DRUG THERAPY: NICOTINE INTERFERENCE WITH CONTRACEPTIVES

WHAT IS DRUG THERAPY?

Drug therapy is the administration of drugs to treat or prevent disease. It is used to treat a variety of illnesses and diseases, ranging from severe psychiatric illness to the treatment of deadly disease cancer. This type of therapy is also referred to as pharmacotherapy. The medication prescribed via this type of therapy is available in various forms – either taken orally as a pill or liquid or injected into the body. Drug therapy is used to treat various psychiatric diseases. A common problem that occurs during drug therapy is that the body of the patient develops a tolerance to the drugs taken, which leads to an increase in the dose in order for the drug to be effective.

THE INTERFERENCE OF NICOTINE

Nicotine can be classified as a recreational drug. Regular drug consumption can affect the metabolism, interfere with other drugs and substances, cause CNS effects, and alter the generation and the functioning of platelets. A noteworthy characteristic of nicotine is that it causes addiction because it interferes with chemical processes in the brain and stimulates the generation of adrenaline in the body. Many people who consume nicotine simultaneously consume contraceptives too to prevent unwanted pregnancy.

THE PATHOPHYSIOLOGY OF NICOTINE

Pathological processes associated with nicotine addiction primarily include the biochemical and hormonal responses to exposure to nicotine. When the blood absorbs the drug, it is conveyed to the brain, which causes the release of adrenalin (the hormone generated by the adrenals above the kidneys in the body). This process done at addiction treatment centers is not considered pathological unless there is an intervention of a recreational drug as a pathological influence. The process can be considered pathological where there is the occurrence of withdrawal symptoms: the effect of the adrenalin (usually excitement and euphoria) is short-term, and due to this, the person seems to require a new dose which leads to the consumption of the nicotine may be in the form of a cigarette.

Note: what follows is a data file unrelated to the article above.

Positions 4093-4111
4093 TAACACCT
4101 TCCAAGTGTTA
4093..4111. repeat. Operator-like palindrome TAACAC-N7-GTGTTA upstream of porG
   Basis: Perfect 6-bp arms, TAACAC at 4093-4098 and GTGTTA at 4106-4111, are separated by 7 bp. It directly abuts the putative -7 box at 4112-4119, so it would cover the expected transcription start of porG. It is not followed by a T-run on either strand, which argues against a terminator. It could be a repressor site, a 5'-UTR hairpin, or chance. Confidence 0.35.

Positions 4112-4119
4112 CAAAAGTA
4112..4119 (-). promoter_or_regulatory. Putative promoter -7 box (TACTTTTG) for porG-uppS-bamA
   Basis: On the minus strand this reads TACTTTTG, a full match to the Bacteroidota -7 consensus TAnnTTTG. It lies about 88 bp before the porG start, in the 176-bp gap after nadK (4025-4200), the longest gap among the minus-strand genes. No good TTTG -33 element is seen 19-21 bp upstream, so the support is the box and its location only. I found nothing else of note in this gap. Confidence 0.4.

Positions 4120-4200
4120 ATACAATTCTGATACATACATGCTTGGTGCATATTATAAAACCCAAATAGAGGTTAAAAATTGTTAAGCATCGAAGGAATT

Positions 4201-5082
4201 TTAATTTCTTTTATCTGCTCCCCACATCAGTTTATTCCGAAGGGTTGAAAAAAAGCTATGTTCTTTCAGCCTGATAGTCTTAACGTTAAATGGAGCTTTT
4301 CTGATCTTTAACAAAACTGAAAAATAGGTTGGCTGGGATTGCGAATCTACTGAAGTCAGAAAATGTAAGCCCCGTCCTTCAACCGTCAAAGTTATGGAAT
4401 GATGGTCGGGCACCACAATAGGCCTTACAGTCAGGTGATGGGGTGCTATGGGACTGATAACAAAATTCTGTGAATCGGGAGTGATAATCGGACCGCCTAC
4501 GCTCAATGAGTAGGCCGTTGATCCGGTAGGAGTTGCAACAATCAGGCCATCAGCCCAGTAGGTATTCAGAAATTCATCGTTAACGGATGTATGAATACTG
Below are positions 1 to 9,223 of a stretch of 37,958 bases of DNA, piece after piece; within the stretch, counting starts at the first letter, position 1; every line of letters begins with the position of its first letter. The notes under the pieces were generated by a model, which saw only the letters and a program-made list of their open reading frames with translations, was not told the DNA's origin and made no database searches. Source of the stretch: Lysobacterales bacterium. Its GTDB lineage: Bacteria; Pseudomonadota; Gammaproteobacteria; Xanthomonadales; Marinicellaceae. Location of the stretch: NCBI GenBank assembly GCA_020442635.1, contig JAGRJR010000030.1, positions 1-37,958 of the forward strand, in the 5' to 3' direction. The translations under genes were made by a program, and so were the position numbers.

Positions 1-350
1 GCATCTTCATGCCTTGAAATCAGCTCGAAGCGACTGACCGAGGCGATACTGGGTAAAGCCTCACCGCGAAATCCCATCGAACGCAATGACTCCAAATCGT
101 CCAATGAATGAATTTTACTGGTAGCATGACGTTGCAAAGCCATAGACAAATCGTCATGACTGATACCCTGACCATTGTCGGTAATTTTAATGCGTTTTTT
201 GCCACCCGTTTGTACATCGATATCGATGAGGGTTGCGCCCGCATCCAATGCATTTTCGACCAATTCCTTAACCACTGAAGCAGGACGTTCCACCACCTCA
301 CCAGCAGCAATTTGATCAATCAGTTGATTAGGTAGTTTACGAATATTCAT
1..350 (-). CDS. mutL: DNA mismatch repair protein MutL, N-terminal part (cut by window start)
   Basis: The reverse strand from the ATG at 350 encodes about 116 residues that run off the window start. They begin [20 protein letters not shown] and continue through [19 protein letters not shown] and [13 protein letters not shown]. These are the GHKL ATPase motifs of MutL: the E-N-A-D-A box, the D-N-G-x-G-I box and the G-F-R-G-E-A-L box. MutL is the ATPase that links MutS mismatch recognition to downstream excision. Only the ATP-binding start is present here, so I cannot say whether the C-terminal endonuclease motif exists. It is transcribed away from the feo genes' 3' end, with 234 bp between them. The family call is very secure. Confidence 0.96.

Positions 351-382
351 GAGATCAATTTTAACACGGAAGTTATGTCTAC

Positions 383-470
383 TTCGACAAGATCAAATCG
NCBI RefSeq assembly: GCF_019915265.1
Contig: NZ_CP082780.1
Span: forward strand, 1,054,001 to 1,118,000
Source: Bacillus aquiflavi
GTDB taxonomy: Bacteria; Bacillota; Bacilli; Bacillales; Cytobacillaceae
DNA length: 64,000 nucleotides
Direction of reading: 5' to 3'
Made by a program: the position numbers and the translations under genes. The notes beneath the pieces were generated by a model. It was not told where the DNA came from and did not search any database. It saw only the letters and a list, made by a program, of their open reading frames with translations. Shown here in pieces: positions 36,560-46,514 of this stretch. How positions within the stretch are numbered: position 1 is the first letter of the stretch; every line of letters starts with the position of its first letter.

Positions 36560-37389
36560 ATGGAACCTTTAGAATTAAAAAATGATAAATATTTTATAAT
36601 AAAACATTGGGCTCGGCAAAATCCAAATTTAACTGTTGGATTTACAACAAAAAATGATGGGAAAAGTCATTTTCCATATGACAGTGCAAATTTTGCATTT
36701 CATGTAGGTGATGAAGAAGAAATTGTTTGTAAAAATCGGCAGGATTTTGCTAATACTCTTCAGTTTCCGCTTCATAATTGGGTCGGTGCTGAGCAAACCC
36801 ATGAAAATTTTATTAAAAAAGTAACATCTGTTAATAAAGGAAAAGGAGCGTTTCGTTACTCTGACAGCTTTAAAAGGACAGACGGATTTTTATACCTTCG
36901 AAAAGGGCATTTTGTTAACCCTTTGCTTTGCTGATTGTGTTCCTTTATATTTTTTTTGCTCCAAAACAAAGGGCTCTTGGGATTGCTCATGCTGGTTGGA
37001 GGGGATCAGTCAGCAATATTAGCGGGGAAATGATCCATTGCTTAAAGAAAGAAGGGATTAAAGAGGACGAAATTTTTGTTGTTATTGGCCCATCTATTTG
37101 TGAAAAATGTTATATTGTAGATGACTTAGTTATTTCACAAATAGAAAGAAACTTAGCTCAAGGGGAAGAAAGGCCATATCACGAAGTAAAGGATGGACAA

The discontinuation of the drug leads to adverse withdrawal effects and not just psychological effects like anxiety and depression but also physical effects like headache, increased feeling of hunger, and the feeling of muscle discomfort. Now the diagnosis of contraception needs does not involve pathological processes unless there is suppressing ovulation through chemical exposure to particular drugs. This can be viewed as pathological, but it is questionable because the process is not related to the development of a disease. People who also have extreme cases of drug dependency can visit rehab centers for counseling.

DIAGNOSTIC CRITERIA

According to Woo and Robinson (2016), the criteria for diagnosing a patient can be divided into two major categories: Dependence and withdrawal.
Dependence criteria include tolerance (this leads to the consumption of the more considerable amount of the drug to experience the same effect as the early stage of consumption) and the presence of the withdrawal effects. Many researchers consider other factors as well, for example, the psychological and the social criteria, such as the time and the effort the person spends on consuming the drug and the social activities the person gives up for the drug. The volume of intake is also an essential component of a person addicted to nicotine, how much drug the person consumes in a week.

The withdrawal criteria also include the presence of a depressed mood, other symptoms like insomnia, negative emotions (anger and frustration ), and restlessness. The criteria for diagnosing the patient with contraceptive needs are the patient’s current contraceptive situation and the person’s willingness to prevent the harmful effects of nicotine. Blood tests are done to identify the amount of nicotine in the body and the contraceptive-related hormones. To treat people with drug addictions, there are various treatment centers available.

GOAL OF THE DRUG THERAPY

In the cases where a person is consuming contraceptives, the patient should give up nicotine usage. The hormonal changes in the body are a common side effect of contraceptives, and at this point, the patient should stay away from drugs like nicotine.
The goal of nicotine replacement therapy is to control the nicotine level, prevent withdrawal symptoms, and make it easier for the person to live without the drug.

CONCLUSION

Nicotine is most commonly consumed in the form of cigarettes. Many people consume a heavy amount of cigarettes every single day. People should reduce the amount of the drug for their health. In the long term, these drugs disturb the body’s metabolism and overall functioning. Prevention is better than cure; people should pay attention to their bodies and respect them.

 

 

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